The Governor wants the state to spend nearly $700 million more in the next two years on early childhood and K-12 education than the state spent the past two years. Senate Democrats have proposed $360 in additional spending, while House Republicans want to increase education funding by $158 million.
Kevin Donovan, president of the Minnesota School Boards Association, praised Gov. Dayton for dedicating 40 percent of the $1.9 billion surplus to fund early education through grade 12. However, he said the state needs to increase per-pupil funding because local school districts already plan to cut positions.
Senate Education Budget Committee Chair Wiger (DFL-Maplewood) said he’s willing to boost per pupil funding, but it will come at the expense of the money Gov. Dayton wants for early childhood education. Sen. Wiger added, however, that the Senate plan does spend some money on early childhood education.
House Education Finance Committee Chair Loon (R-Eden Prairie) also wants to spend more money on the per pupil formula. She said that’s what school officials want. She said Gov. Dayton’s universal pre-K plan has too many costs for schools. Rep. Loon noted that the proposal doesn’t cover the facilities, equipment and additional transportation costs needed for universal Pre-K. Instead she said the House plan directs early learning money to disadvantaged children.
Destination Medical Center
Rochester leaders want lawmakers to allow the city to use a recently-approved quarter cent sales tax increase to pay for Destination Medical Center administrative costs. Otherwise, the money will likely have to come from Rochester property taxpayers. The price tag for those administrative costs is expected to be $21 million over the next five years.
But their quest to get the bill passed has hit an unexpected bump in the road. The provision is included in the House and Senate tax bills. House Tax Committee Chairman Davids (R-Preston) said there’s no way he’ll support passing any tax provisions — including the DMC language — if there’s no agreement on tax cuts.
Rochester City Council President Randy Staver said it’s unfortunate that the city’s top legislative priority appears to be swept up in the broader budget dispute. Still, he said he remains hopeful that lawmakers will cut a deal and pass a tax bill with the DMC language.
In 2013, the Minnesota Legislature approved a $585 million funding package for public infrastructure to support Mayo Clinic’s planned $3.5 billion expansion. The deal required a $128 million match from the city of Rochester. It wasn’t until after the bill passed that Rochester officials raised concerns that the city’s portion could swell far beyond the $128 million because of the administrative costs.
The House tax bill makes sure the city gets to count all the DMC-related costs toward the $128 million match. The Senate tax bill allows that full match until June 30, 2020.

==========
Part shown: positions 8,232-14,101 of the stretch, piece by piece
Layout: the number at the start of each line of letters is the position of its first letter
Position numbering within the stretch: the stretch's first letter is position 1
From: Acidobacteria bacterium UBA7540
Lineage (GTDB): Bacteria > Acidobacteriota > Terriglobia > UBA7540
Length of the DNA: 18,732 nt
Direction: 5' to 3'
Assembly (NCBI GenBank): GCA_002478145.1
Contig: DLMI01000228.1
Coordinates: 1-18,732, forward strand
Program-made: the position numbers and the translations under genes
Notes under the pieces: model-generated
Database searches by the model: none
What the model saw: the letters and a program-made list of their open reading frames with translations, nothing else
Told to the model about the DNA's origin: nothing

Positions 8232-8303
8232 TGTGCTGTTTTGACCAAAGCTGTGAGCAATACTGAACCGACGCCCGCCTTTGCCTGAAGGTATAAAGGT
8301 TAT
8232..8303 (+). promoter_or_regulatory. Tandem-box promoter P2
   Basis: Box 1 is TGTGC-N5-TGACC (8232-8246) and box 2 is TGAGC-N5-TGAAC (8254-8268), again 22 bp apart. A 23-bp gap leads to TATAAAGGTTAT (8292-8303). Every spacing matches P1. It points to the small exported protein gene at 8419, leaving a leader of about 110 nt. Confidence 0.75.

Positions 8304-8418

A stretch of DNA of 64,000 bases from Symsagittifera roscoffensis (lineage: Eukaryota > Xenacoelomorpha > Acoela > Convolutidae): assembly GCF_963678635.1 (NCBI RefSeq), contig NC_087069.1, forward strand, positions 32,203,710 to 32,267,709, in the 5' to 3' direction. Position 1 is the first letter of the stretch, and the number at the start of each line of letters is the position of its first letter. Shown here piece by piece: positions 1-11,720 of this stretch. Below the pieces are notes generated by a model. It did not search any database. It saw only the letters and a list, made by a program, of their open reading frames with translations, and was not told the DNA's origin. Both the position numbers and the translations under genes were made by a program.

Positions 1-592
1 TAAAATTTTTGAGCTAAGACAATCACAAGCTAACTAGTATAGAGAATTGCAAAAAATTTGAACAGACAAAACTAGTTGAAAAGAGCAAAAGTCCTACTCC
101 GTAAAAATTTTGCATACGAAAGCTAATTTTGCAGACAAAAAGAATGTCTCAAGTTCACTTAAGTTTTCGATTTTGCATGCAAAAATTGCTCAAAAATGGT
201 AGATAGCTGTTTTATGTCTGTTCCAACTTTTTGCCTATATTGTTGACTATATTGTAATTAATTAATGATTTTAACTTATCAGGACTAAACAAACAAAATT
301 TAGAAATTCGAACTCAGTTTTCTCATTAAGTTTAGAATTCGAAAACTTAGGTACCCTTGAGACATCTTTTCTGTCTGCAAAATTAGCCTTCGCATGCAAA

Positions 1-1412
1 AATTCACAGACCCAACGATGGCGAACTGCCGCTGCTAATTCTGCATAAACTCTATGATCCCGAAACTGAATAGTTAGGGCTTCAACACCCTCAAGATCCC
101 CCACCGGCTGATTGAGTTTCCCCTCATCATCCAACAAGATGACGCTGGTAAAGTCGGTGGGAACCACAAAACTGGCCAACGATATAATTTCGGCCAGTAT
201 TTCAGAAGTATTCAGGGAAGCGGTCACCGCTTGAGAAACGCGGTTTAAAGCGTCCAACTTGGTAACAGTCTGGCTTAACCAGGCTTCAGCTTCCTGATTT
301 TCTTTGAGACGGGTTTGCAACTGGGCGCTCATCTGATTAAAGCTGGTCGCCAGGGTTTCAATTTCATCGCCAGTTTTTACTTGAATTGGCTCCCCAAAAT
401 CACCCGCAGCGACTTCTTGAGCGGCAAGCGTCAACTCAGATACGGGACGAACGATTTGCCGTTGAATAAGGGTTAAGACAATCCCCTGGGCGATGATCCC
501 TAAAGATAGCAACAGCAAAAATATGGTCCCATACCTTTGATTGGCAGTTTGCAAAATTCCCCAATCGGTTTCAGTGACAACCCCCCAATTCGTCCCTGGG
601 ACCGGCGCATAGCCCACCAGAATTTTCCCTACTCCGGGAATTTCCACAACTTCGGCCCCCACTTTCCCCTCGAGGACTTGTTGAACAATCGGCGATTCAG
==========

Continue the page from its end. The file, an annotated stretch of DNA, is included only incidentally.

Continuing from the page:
Senate Tax Committee Chairman Rod Skoe (DFL-Clearbrook) said lawmakers can balance the budget and end the session without a tax bill. Rep. Norton (DFL-Rochester) said if it appears a tax bill isn’t going to move ahead, she’s got a backup plan for trying to get the legislation passed. Sen. Nelson (R-Rochester) agrees that it’s important the DMC language gets passed, but said she rejects the idea that the tax bill and transportation bill must be linked to each other.
Airport Minimum Wage Hike
The Minneapolis-St. Paul International Airport is poised to set a new minimum wage, $1 above the state wage floor, effective in August.
That’s the recommendation going before the Metropolitan Airports Commission, published in advance of a regular meeting at the airport scheduled for Monday. The new regulation would be implemented through new contract conditions between the MAC and vendors that are licensed to provide services to travelers and airlines at MSP.
It will mean at least a $10 minimum hourly wage this year for thousands of airport workers, which Gov. Dayton said he supported back in March.
The new minimum wage would not apply to workers who already have union contracts with their airport employers. It also doesn’t cover employees who work directly for the airport, as they generally make more than $10 an hour already. Instead, vendors who have contracts with the airlines will be affected.
The change would require approval by the MAC’s chairman and the 14-member commission.
For the second year in a row, legislation banning the Minnesota Lottery from offering its games online, at gas pumps and at ATMs is on its way to Gov. Dayton. The House passed the bill Thursday with overwhelming support (122-6). The Senate also passed the bill by a wide margin.
Rep. Sanders (Blaine) said lottery officials should have voluntarily stopped expanded gambling options when lawmakers first raised concerns and asked for specific authorization.
Early this session, Dayton was critical of the bill and threatened a repeat veto. However, the votes in both chambers sent a loud message of support. Gov. Dayton’s office said late Thursday that the governor will allow the bill to become law without his signature.
Sen. Julianne Ortman
State Sen. Julianne Ortman (R-Chanhassen) announced Tuesday she won’t be seeking a fifth term in the state Senate.
Sen. Ortman, who started her political career as a Carver County commissioner, took on a leadership role as tax chair in the state Senate when Republicans gained the majority in 2012 and in 2014 ran for the U.S. Senate seat held by Al Franken.
In her release, she didn’t indicate whether she will seek another political position.